The Katse dam is a 185m high and 710 m long double curvature arch across the Malibamats’o river valley and was constructed as part of the phase 1A works for the Lesotho Highlands Water project.
The Highland Water Venture won a 72 month construction contract for the dam in December 1990 for a tender price of about US$480M. In 1993, a dam acceleration programme was agreed to increase concrete placing from 80,000m3/month to 90,000m3/month to mitigate delays arising from three major design changes and to overcome some unforeseen conditions in the foundation excavations. The final cost of Katse was estimated at around US$0.18B when the dam was completed in 1997.
The removal of poorer than expected autobrecciated rock in the dam foundations increased excavation by about 200,000m3 to about 1.1M m3. As a consequence, a larger volume of concrete (2.32M m3) was needed for the dam. The shape of the valley was also altered, giving the dam a flatter more u-shaped configuration than is usual for concrete arch applications. These design changes also raised concern about the ability of the concrete arch to withstand extreme loading exerted by the reservoir. As a precaution, the dam owners opted for a preformed joint and shear keys in the foundation flanks. The preformed joint will anticipate the formation of a crack in the upstream heel of the arch as the central cantilever rotates forward under full reservoir loading, allowing the crack to be managed and controlled.
Impounding the 1950M m3, 35.8km2 reservoir, induced tremors which damaged homes at the Ha Mapelong village, about 10km upstream from the dam. However, villagers have decided to stay in the area and damaged houses were replaced as a project cost while others with minor damage were repaired. More instrumentation has been installed to monitor a wider area around the dam and no further activity has been recorded as the reservoir has continued to fill.
Katse dam and the base of the intake tower were designed to withstand accelerations of 0.30g on the horizontal plane and 0.1g on the vertical which is equivalent to an earthquake of about 6.5 on the Richter scale.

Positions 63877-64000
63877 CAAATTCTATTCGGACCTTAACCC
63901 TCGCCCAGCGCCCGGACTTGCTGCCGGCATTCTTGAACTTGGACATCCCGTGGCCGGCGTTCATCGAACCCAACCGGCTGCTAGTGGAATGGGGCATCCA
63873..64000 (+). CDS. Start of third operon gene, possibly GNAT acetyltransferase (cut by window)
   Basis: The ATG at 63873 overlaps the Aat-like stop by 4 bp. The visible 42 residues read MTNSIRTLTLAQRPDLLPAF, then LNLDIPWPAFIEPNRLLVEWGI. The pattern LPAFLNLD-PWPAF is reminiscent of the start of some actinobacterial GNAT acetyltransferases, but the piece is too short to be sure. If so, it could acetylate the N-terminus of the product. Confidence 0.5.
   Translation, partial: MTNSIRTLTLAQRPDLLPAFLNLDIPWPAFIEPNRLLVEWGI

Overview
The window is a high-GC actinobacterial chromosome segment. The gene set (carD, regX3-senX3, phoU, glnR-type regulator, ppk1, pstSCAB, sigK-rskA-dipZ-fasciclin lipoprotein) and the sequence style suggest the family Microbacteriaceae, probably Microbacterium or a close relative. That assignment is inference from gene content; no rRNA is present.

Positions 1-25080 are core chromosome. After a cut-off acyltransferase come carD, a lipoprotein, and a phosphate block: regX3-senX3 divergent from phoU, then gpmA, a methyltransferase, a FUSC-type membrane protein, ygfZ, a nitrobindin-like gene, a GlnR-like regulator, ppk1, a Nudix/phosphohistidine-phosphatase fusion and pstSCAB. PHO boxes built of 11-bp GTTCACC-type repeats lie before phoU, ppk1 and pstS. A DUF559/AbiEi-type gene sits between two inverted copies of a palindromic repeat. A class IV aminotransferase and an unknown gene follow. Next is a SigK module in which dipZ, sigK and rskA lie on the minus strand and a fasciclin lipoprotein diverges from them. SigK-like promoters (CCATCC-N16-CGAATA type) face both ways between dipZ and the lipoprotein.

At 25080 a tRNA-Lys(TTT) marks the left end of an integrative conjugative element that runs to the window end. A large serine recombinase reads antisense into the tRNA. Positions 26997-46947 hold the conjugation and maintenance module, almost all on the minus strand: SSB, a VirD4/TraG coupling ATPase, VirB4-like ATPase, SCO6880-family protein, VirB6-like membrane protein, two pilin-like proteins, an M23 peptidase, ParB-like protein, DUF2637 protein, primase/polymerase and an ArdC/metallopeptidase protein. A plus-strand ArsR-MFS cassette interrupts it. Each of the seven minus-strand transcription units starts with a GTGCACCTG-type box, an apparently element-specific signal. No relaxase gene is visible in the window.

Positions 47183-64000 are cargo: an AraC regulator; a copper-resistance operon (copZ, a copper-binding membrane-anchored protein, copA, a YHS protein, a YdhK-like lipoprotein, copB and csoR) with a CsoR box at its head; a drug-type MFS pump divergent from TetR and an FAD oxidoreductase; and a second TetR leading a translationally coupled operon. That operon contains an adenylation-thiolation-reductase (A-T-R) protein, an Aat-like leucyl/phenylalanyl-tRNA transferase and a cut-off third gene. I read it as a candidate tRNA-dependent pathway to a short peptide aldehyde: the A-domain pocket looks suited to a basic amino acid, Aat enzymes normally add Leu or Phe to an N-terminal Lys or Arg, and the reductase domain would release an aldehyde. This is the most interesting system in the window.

MUELA HYDRO POWER COMPLEX Ngoe Valley, Lesotho, South Afica
The Muela hydro power complex is located in the Ngoe Valley, 122km north east of Maseru near the village of Muela in Lesotho. It was constructed as part of the phase 1A works for the Lesotho Highlands Water Project and is linked to the Katse reservoir via a 45km transfer tunnel. The tunnel is capable of transporting 26.9m3/sec of water from the Katse reservoir to the Muela power house and then on to South Africa through a delivery tunnel.
Lahmeyer International performed a feasibility study for the Muela hydro complex from 1983-1986. The company was also responsible for tender design and documents, the construction study and supervising the construction of the project as part of a joint venture, which took place from 1992-1999 for the Lesotho Highlands Development Authority.
Muela is an underground power complex. The upstream surge shaft has a height of 160m and a diameter of 9/16m to accommodate the transient hydraulic behaviour of the 45km long headrace tunnel. The steel lined vertical penstock shaft has a diameter of 2.5m and trifurcates just upstream of the power house cavern. The upstream surge shaft has a height of 160m. The power house is 58.8m long, 14.5m wide and 27.5m high and accommodates three identical generating units with a total installed capacity of 72MW, equipped with three vertical Francis type turbines with synchronous generators.